We included polls from social media, gambling odds, computer projections, and statistical probabilities to paint a picture of how much brighter the outlook of the season actually was than how it felt at that moment.

This year, we’re going back to the exact same sources, but this time, the picture it paints is actually pretty grim.

We’ll start with the fans.

Currently on a four-game slide and riding a 4-9-1 record since February 9th, Golden Knights fans are unsurprisingly a bit down on their team. We asked the simplest of questions, and more than half of the fan base took the pessimistic option.

Next we head to the sportsbook, sponsor the William Hill Sportsbook, of course.

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Golden Knights In Unfamiliar Position On The Outside Looking In

(Photo Credit: Photographer Brandon Andreasen)

It was exactly 1,944 days since Las Vegas was awarded an NHL franchise. They’ve been named the Vegas Golden Knights for 1,824 of them. The team played their first game 1,473 days ago and they’ve been actively competing inside of a regular season for 652 days.

Today stands as just the 95th day in which the Golden Knights have been on the outside of the playoff picture. These past few days have represented just the 27th, 28th, and 29th days in which VGK have ever sat in 7th place, and if the Flames win in Anaheim tonight it’ll be just the 3rd day in 1,944 days of existence that the Golden Knights will be in dead last in the division.


The numbers are quite astounding when you considered the historic success, or really, failures, of previous NHL expansion teams. Not only have the Golden Knights reached the playoffs every season, they’ve been on the correct side of the playoff cut line for 85.5% of their days in the NHL.

Maybe even more impressive, the Golden Knights have held down the #1 spot in the Pacific or West division for 36% of the 657 regular season days. No other spot accounts for more than 20% and 5th, 6th, 7th, and 8th places combine for just 14.4% of the days.

Yes, that’s right, that means the Golden Knights have been in 1st place more than twice the amount of time they’ve been anywhere in the bottom half of the division.

The latest the Golden Knights have ever been out of the postseason picture was on January 17th, 2020, one day after firing Gerard Gallant (they were in 1st place 11 days earlier).

And Friday was the first day of the first 178 regular season days coached by Pete DeBoer.

The Golden Knights aren’t back in action until Wednesday, which means they’ll have to suffer through at least two more days in an unfamiliar position.

VGK’s Best Postseason Players All Had One Important Thing In Common

(Photo Credit: Photographer Brandon Andreasen)

If there’s one thing the Golden Knights were not short on as they headed into their fourth Stanley Cup playoff journey, it was experience. Before the 19 games they each played on their path to the Semifinals, the Golden Knights entered the playoffs with 1,086 games of postseason experience on the roster.

On top of that, they also boasted four prominent players that have won Stanley Cups. Between Marc-Andre Fleury, Alex Pietrangelo, Alec Martinez, and Chandler Stephenson, this version of the Golden Knights had players who had won seven of the last 13 Stanley Cups.

When you hear people talk about players like Fleury, Pietrangelo, Martinez, and Stephenson you’ll often hear them mention that accolade. In Martinez’s case, when he was acquired it was literally the only thing anyone wanted to reference when describing him as a player. And, after this season concluded, Martinez himself went right to it when talking about Pietrangelo.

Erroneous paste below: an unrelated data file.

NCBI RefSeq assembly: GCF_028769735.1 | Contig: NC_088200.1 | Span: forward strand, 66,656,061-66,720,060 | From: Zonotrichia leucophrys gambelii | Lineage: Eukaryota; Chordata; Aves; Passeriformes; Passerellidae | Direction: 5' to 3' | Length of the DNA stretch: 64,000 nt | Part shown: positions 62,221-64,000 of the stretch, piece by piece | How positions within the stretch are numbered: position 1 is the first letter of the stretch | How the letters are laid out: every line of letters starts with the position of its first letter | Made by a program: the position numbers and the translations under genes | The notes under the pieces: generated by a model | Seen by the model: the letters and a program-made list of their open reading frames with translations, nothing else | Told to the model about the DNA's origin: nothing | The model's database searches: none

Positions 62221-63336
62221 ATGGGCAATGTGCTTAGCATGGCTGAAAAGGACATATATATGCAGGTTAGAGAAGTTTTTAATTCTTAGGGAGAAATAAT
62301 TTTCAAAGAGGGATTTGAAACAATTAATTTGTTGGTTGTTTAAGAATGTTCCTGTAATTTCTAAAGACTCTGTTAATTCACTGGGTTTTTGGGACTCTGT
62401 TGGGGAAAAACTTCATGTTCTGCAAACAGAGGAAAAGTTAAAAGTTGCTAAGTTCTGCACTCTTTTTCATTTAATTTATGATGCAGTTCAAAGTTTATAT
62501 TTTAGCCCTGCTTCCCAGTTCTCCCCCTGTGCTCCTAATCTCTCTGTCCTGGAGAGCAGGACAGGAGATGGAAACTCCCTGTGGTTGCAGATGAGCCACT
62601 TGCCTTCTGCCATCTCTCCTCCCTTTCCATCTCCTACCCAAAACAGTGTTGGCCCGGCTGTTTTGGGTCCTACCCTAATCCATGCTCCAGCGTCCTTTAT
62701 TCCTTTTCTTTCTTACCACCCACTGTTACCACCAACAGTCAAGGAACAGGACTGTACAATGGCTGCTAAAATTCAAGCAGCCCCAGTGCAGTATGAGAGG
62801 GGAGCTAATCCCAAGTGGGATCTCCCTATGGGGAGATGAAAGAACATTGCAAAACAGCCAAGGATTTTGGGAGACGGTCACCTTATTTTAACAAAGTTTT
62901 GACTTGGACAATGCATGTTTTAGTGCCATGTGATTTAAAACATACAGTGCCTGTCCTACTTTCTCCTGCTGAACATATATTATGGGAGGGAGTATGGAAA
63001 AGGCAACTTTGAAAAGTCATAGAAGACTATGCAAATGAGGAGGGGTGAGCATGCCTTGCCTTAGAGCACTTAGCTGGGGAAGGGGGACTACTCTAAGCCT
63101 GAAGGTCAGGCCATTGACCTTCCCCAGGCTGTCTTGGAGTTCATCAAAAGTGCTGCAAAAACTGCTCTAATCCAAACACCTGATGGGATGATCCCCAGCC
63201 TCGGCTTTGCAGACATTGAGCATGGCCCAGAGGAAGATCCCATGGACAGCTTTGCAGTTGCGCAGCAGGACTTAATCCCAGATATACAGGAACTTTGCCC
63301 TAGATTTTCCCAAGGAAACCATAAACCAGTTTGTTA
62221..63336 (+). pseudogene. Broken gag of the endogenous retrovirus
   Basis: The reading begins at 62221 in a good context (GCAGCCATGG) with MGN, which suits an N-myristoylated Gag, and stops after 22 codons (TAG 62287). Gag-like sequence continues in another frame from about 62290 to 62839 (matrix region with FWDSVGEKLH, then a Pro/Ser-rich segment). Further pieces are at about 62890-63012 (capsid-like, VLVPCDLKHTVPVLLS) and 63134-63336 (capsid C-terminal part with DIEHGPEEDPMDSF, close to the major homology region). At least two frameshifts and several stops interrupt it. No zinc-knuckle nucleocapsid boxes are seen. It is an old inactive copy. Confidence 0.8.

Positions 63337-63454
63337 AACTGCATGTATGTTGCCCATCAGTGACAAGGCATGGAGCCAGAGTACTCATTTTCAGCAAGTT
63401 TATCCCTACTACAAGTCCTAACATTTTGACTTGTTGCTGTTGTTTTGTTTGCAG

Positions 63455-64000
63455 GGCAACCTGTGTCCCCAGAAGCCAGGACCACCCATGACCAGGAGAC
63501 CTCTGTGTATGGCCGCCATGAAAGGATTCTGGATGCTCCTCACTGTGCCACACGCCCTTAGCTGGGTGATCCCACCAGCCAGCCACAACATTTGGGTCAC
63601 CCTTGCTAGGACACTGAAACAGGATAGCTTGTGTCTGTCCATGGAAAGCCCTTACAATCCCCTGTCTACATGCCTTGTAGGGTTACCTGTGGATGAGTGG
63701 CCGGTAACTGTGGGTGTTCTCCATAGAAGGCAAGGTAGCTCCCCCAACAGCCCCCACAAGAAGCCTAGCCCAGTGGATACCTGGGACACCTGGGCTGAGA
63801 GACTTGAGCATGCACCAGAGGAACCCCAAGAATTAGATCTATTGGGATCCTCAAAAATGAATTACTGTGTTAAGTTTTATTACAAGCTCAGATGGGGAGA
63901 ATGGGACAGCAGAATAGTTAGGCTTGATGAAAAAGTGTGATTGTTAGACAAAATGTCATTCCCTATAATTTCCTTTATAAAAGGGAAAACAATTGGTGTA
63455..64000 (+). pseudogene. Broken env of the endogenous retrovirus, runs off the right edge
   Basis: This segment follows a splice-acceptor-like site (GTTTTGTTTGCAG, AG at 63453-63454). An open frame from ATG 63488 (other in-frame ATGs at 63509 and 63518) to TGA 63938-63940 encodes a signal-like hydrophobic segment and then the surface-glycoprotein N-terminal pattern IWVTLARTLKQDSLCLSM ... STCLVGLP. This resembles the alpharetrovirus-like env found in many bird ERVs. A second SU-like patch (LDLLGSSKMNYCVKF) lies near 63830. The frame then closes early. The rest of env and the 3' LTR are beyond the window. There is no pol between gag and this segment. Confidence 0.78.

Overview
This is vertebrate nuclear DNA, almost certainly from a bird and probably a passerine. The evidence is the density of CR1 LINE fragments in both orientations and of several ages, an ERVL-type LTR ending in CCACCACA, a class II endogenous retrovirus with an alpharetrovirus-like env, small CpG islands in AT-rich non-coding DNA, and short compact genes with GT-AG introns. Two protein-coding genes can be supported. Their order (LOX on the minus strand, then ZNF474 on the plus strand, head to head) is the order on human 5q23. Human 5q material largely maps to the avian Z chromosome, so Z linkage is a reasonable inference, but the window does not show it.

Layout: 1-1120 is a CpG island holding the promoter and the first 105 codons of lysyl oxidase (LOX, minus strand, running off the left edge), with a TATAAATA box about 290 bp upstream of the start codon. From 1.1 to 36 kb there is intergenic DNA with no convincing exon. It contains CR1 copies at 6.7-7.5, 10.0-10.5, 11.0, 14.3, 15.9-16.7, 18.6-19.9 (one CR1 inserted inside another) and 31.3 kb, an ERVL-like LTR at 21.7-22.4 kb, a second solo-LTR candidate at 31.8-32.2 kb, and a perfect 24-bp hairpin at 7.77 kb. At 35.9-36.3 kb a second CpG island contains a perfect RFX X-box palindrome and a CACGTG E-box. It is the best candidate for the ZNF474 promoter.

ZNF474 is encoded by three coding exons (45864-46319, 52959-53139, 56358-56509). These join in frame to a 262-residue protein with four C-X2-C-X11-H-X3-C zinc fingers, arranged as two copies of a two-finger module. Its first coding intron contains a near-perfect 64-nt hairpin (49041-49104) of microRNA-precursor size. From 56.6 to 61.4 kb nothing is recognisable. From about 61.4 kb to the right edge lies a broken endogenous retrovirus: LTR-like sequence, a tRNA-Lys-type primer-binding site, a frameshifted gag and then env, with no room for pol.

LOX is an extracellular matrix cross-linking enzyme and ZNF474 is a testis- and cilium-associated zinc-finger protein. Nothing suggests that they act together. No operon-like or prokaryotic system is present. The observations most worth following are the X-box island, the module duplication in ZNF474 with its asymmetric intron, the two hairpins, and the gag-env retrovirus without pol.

He’s got that championship pedigree. He’s been through a lot of playoff runs. We actually went head-to-head quite a few times. -Alec Martinez on Pietrangelo

Personally, I’m usually a little skeptical when it comes to pedigree making a difference, but this year has made me re-think it a bit seeing the performances of the Cup-winners on the Golden Knights’ roster.

Think about it. Who were Vegas’ best three players on this postseason run?

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Despite Empty Season End Feeling, These Golden Knights Are Climbing

(Photo Credit: Photographer Brandon Andreasen)

When history looks back on the 2021 Golden Knights, it will show that they came up short. Again.

Technically, you can split hairs and say they were one win closer this season than last, but in the end, the round was the same, and the way they went out was almost identical to the year prior.

For four years running the most successful expansion franchise in North American history has been able to call itself a contender. Since the world realized how good this team can be sometime in December of 2017, it’s been fair and accurate to consider them among the most likely options to win the Stanley Cup each and every year.

But each year, it hasn’t happened and every time we’re left with the same feeling of emptiness. A feeling of “what could have been.”

If there’s one thing I’ve learned over the past four postseason failures though, is that while the bleak feeling will always exist, it feels different each time.

This one doesn’t feel like the first season. It certainly doesn’t feel like the second year that ended with an apology from the NHL. And while it should feel a lot like the third one, it doesn’t.

It’s because this team showed improvement from the last.

I thought we took a step from a year ago when we got to this point. I thought we were better during the regular season, better the playoffs against two really tough teams in Minnesota and Colorado. But we still fell off at the wrong time. There’s another door we’ve got to find a way to barge through at this time of year. -Pete DeBoer

Of course, the regular season wasn’t what it usually is, and the West Division was even more of a joke than the Pacific has been since the Golden Knights arrived, but there’s always something to take away from 56 games. What Vegas took from them was consistency. Any lapses in the Golden Knights’ play rarely lasted longer than a period, let alone a game, or a week.

Then, when the playoffs came around, they were faced with a similar obstacle to the one that tripped them up in the bubble. Dallas and Minnesota play a similar brand of defense and for a portion of the beginning of that series, it was working against the Golden Knights.

That was the first step.